We hear a lot about turning our clients into raving fans for us, but we also must remember to be raving fans for our clients.
I’ll never forget two minutes before my Olympic final, Artie Shaw, who was the secretary for FINA, the world governing body for swimming, and also somebody from my home club in New Zealand, came up to me, and he said, “I just wanted to let you know, I’ve specifically requested that I present the medals for the Men’s 200 Meters Backstroke,” which was my event. He then started walking off and turned back to me, and he said, “I’ll see you in five minutes,” which was really cool because I was about to enter the cauldron of that Olympic final, and here was somebody letting me know, “I’m in your corner. I’m with you.” – right up until the very moment took place!
As financial advisors, we have to do the same with our clients: we need to become raving fans for our clients, not just in the financial aspects of their lives, but for their overall lives, for their total, holistic wellbeing. Yes, we provide a lot of value with the investment management piece, and to a larger extent, the financial planning component. But that’s done today by the robo space on the investment management piece, and they are encroaching now into the financial planning piece.
You need to position yourself in your clients’ lives as a huge advocate for them, for more things than just their finances – for them as people. Let them see you’re in their corner for them as a friend. Deepen that relationship to where when they think of encouragement, when they think of an advocate, their minds immediately go to you.
You need to be encouraging them about their health, [for instance]. Bob Veres had a great article in Advisor Perspectives recently about setting aside the financial planning piece of the initial interview with them and asking the client, “Tell me about your health goals for this year, for the next two years.” “Tell me about the downtimes that you spend, the times when you relax and recover and whom you most enjoy spending that time with.” “And, what do you have planned with that person for later on this year, for quality time?” [These are] really insightful questions that start deepening that relationship and showing the client you’re far more interested in them over and above their finances. You want to get to know them as people and really want to have [positive] impact and influence in their lives for them as people first.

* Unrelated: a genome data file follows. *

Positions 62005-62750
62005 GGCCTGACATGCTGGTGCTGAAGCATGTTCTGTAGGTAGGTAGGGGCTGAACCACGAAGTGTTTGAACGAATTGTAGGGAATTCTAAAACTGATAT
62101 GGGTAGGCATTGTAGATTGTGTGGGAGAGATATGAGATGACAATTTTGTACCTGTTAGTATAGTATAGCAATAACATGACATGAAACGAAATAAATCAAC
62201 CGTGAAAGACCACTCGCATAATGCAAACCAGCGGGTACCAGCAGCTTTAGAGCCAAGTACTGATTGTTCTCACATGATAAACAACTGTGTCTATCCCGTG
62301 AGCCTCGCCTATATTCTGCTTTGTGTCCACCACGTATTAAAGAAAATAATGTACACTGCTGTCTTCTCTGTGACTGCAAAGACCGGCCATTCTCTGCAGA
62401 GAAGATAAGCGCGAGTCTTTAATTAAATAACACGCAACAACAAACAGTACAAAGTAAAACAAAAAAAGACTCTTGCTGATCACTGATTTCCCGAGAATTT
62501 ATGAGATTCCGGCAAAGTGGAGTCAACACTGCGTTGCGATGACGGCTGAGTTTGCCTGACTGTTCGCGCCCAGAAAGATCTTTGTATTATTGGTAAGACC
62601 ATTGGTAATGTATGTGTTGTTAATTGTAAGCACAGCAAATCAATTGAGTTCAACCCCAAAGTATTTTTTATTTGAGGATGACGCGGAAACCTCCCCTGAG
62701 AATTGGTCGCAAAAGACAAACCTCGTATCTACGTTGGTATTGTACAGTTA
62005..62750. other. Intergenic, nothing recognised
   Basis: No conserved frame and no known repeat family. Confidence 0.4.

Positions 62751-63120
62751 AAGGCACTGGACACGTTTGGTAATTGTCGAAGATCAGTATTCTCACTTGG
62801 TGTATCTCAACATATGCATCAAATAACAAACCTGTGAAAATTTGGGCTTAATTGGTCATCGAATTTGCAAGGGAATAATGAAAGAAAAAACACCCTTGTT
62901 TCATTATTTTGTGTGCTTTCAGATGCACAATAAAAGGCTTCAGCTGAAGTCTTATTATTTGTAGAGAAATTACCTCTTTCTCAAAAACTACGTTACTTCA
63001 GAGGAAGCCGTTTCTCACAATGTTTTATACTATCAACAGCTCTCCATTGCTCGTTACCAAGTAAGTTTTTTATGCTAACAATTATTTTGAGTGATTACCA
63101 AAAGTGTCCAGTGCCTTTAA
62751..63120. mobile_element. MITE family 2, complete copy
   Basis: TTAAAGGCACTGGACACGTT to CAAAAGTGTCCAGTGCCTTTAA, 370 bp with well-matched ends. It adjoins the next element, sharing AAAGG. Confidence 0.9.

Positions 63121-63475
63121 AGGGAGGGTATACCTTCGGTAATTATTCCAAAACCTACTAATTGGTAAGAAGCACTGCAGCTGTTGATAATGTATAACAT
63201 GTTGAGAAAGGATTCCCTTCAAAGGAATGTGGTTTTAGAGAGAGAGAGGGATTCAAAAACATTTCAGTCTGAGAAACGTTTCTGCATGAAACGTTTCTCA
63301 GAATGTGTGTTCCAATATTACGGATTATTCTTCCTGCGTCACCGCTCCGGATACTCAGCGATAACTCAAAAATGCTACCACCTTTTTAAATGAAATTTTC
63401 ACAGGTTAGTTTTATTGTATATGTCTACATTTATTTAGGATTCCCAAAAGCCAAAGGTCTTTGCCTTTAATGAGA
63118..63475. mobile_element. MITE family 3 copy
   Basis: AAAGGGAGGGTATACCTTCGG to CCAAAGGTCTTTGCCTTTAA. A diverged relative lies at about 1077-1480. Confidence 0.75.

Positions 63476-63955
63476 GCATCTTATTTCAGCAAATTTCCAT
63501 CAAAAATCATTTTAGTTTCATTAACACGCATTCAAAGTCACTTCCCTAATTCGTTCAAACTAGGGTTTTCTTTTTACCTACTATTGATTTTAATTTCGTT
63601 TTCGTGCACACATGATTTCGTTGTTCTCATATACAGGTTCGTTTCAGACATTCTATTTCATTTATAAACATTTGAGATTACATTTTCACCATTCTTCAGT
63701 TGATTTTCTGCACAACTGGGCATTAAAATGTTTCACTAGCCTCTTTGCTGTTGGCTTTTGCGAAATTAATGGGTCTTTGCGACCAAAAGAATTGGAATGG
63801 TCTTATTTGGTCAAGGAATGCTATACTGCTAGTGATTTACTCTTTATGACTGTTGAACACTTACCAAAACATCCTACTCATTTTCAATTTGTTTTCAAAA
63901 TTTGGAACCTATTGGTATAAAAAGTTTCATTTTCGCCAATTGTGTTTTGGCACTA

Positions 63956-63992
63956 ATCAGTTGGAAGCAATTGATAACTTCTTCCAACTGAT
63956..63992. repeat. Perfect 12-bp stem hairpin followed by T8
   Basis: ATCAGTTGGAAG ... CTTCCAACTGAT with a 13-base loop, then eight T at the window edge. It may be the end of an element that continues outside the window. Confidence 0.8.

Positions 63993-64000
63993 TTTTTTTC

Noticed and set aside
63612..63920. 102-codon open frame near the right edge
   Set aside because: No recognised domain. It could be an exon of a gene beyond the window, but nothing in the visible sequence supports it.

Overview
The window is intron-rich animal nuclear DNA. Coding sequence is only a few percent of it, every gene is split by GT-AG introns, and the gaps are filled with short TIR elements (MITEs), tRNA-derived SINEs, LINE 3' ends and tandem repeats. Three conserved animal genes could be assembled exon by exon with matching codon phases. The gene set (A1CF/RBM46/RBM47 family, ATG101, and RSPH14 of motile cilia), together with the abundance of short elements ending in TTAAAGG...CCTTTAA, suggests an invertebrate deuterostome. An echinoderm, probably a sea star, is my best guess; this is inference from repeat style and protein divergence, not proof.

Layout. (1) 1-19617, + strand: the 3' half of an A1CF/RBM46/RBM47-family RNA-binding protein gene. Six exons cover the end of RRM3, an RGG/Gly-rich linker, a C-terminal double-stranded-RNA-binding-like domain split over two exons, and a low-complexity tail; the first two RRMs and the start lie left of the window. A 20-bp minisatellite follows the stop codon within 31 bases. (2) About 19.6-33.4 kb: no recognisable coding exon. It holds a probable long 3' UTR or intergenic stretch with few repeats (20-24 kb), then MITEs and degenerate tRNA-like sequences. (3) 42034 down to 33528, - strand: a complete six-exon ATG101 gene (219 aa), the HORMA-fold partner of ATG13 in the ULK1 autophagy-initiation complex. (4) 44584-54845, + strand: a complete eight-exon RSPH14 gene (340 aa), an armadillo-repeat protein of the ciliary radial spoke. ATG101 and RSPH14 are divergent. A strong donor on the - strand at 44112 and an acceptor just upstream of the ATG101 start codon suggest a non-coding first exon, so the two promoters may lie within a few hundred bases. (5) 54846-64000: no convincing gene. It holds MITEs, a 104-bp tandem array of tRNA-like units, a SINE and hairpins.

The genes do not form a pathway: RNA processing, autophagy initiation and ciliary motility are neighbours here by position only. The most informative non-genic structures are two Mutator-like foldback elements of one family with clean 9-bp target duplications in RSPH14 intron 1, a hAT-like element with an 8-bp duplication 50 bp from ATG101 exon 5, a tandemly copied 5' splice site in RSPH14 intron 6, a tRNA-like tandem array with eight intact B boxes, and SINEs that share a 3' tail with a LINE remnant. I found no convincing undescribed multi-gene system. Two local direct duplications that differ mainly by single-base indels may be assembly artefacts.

Imagine that lady going to her coffee group, mentioning to her friends, “I have an advisor who asks me from time to time how often I’m going to the gym and if I’m seeing an improvement there.” Or that guy who goes to a Saturday morning men’s church group saying, “I have an advisor who is actually encouraging me to go out fishing with my son and wants me to set three goals to go out on dates with my son for the next six months.” That’s going to set you apart and be hard to emulate.
- You have to make the decision to do this – to really get involved in your clients’ lives, over and above just their finances.
- You have to build out a repertoire of questions so that when you’re talking with that client, you’re truly getting to know them and getting to know their aspirations and then understanding how you can be a positive influence to help them get them there.
- Let them know ahead of time this is what you’re going to do. “I want you in the best health to achieve those financial aspirations and enjoy them as much as possible. I want you to be as fit and healthy as possible when you come to retire. I want your family relationships to be so deep that no matter what we can afford when it comes to family time, everybody wants to get involved and be around you. These are the things that truly count, and these are the types of goals I help my clients achieve.”That’s how to say it to them so that you become an integral part, not just of their financial wellbeing, but of their total, overall lives. That’s providing real value.
I look forward to bringing you another Distraction-Proof Advisor Idea next week.
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